"The Truth about Islamic Extremist Groups in Syria" by Abdullah T.
THE TRUTH ABOUT ISLAMIC EXTREMIST GROUPS IN SYRIA
By Abdullah T.
June 20, 2006
For "Syria Comment"
Before the war in Iraq, Syria was largely abscent of Islamic extremists. It was one of the most stable and safest countries in the Middle East. But the war in Iraq and the opening of the Iraqi arena for extremist groups changed the security situation in Syria. Syria has become a gateway for volunteer Pan-Arabists and Mujahideen. As a result, the border regions of Syria (Abu Kamal, specifically) have witnessed gatherings of people bent on joining the Jihad in Iraq, especially during the opening day of the war when the republic’s Mufti, Ahmad Kaftaro, declared, “Jihad in Iraq is a duty for all Muslims.” However, after the first year of the Iraqi occupation, small terrorist incidents carried out by Salafists began to be recorded. On 6 May 2004, three Syrian youths with religious backgrounds attacked an uninhabited house previously owned by Rifa’at Al Asad (the president’s uncle). On 6 May 2005, Syrian security forces raided a house that was inhabited by a fundamentalist group and stumbled upon a “variety of weapons.” And in the beginning of 2006, violent clashes occurred in remote parts of the Damascene countryside between Salafis and Syrian security forces.
It is hard to deny the existence of Islamic extremist groups in Syria, however, one must ask why these groups are targeting Syria? Why do Syrian security forces always seem to find these groups in the countryside and behind closed doors? And why do these groups always seem to target insignificant targets? They have never targeted important political, military or tourist sites as is the case in other countries.
Security and intelligence sources in Syria have publicly announced that Syria has arrested between 1200 to 1800 Jihadi extremists of various sorts, some from the Jund Ash Sham (The Army of Sham). But one informant within Syrian Intelligence puts the number of arrests closer to 4000.
What is more, it was explained to me that Syrian Intelligence uses members of Jund Ash Sham from time to time for its own purposes. Syrian Intelligence deceives members of Jund Ash Sham into believing that Syrian Intelligence will assist them in carrying out terrorist acts in Iraq. Syrian Intelligence leads would be fighters into believing that the state authorities will help them to carry out martyrdom operations in Iraq. The authorities set up the unwitting Jihadists in houses far the city center in remote areas and supply them with weapons ostensibly for secret operations. Then the Syrian security forces surround the Jihadists swoop into the house and kill them. The security forces in triumph then trot journalists out to report on their success and the looming danger of terrorism in Syria.
I have been informed that the victims are indeed authentic Jihadists and Salafists, who hope to fight in Iraq. But the Syrian regime turns them to their own purposes to achieve two goals: first, they eliminate dangerous radical fundamentalists; second, they demonstrate to the world and especially to the United States that Syria is afflicted by terrorism just as America is. The implication is that Syria and the West must find common ground in the war on terrorism.
HOW TO STOP THESE GROUPS
After Syria opened its borders to volunteer Mujahideen, many Syrians and Arabs went to Iraq across the border and after the fall of Baghdad many volunteers escaped to Syria and this is something I witnessed with my own eyes in Abu Kamal. Abu Kamal was the site of many arrests of Arab volunteers because it was the main transit point between Iraq and Syria. In the course of my interview with a returning volunteer from Iraq, he told me that “in the beginning, the Syrian Mukhabarat (Syrian Intelligence) allowed them to go to Iraq.” But, when he returned to Syria the Mukhabarat arrested him and accused him of being a prominent member of Al Qaeda and added his name to the International Office of Terrorism in Damascus. In spite of the fact that American security forces arrested him for three months and then released him when it became clear that he was not associated to any armed group or organization. There are many people returning from Iraq that are arrested by Syrian Intelligence and accused of being terrorists while only a small minority actually are. This is, in actual fact, the way the Syrian Intelligence deals with people returning from Iraq. The Syrian Administration is using the International Office of Terrorism and its “list of names” as a negotiating card for every foreign policy crisis.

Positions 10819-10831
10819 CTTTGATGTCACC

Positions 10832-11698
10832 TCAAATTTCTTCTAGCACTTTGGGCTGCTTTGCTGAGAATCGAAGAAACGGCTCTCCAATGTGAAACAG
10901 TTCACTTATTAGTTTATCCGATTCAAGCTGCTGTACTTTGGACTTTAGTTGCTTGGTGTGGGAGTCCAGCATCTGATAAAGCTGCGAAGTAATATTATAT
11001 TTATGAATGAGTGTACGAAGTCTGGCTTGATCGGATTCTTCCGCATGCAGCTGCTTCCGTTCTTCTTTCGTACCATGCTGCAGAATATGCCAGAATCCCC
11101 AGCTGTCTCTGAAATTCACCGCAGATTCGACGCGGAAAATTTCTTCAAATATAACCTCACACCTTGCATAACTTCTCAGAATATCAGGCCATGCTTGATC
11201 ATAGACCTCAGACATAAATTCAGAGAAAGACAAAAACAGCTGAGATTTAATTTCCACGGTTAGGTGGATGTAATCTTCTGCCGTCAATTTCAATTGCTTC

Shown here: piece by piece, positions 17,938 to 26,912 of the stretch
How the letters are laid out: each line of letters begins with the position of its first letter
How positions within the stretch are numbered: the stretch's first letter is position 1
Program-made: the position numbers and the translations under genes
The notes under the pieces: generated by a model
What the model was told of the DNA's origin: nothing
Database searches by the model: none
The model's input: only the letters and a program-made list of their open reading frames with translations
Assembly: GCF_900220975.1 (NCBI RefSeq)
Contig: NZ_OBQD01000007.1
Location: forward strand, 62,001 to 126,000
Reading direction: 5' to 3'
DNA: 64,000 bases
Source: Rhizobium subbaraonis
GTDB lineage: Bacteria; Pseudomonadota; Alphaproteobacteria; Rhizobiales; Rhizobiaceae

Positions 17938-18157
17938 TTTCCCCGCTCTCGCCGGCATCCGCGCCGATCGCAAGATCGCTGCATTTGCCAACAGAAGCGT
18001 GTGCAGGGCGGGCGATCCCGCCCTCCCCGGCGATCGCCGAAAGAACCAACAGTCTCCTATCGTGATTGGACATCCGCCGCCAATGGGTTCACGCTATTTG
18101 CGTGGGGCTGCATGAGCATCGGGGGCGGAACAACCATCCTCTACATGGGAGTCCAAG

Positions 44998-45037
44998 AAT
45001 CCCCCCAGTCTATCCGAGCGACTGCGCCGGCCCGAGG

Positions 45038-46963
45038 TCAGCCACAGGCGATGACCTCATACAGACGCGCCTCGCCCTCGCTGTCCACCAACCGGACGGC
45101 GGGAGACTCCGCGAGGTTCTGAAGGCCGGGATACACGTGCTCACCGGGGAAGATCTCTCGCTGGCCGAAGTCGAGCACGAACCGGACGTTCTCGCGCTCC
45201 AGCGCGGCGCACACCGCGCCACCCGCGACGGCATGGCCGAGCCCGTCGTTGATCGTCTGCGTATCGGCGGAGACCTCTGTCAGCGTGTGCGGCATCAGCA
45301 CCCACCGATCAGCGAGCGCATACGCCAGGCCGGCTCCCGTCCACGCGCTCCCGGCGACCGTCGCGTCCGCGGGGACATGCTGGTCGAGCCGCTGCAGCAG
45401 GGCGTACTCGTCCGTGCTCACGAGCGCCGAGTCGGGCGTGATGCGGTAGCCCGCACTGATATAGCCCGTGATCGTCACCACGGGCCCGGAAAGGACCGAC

Syria has been the most successful Arab regime in combating terrorist cells. There have been no successful terrorist strikes within Syria. Its record compared to Jordan, Egypt or Saudi Arabia is good.
But why have fundamentalist groups not targeted Syria for a serious strike? Is it because they view Syria as a strategic ally in their war on the West, even if Syria is playing a double game in order to protect itself? Perhaps they have tried but have been thwarted by Syria’s intelligence apparatus, which has clearly penetrated various Jihadist cells? It is hard to answer such questions definitively. Perhaps there is no unified strategy among the various branches of Syria’s security machine.
One must conclude, however, that up to this point, Syria has finessed the terrorist upsurge spreading through the region with cunning effectiveness, even as it has stumbled in its relations with the West. Like so many states in the region, Syria initially sought to export its fundamentalists to Iraq in the hope that they would meet their end in the Mesopotamian struggle. Those who have returned are promptly arrested and interrogated.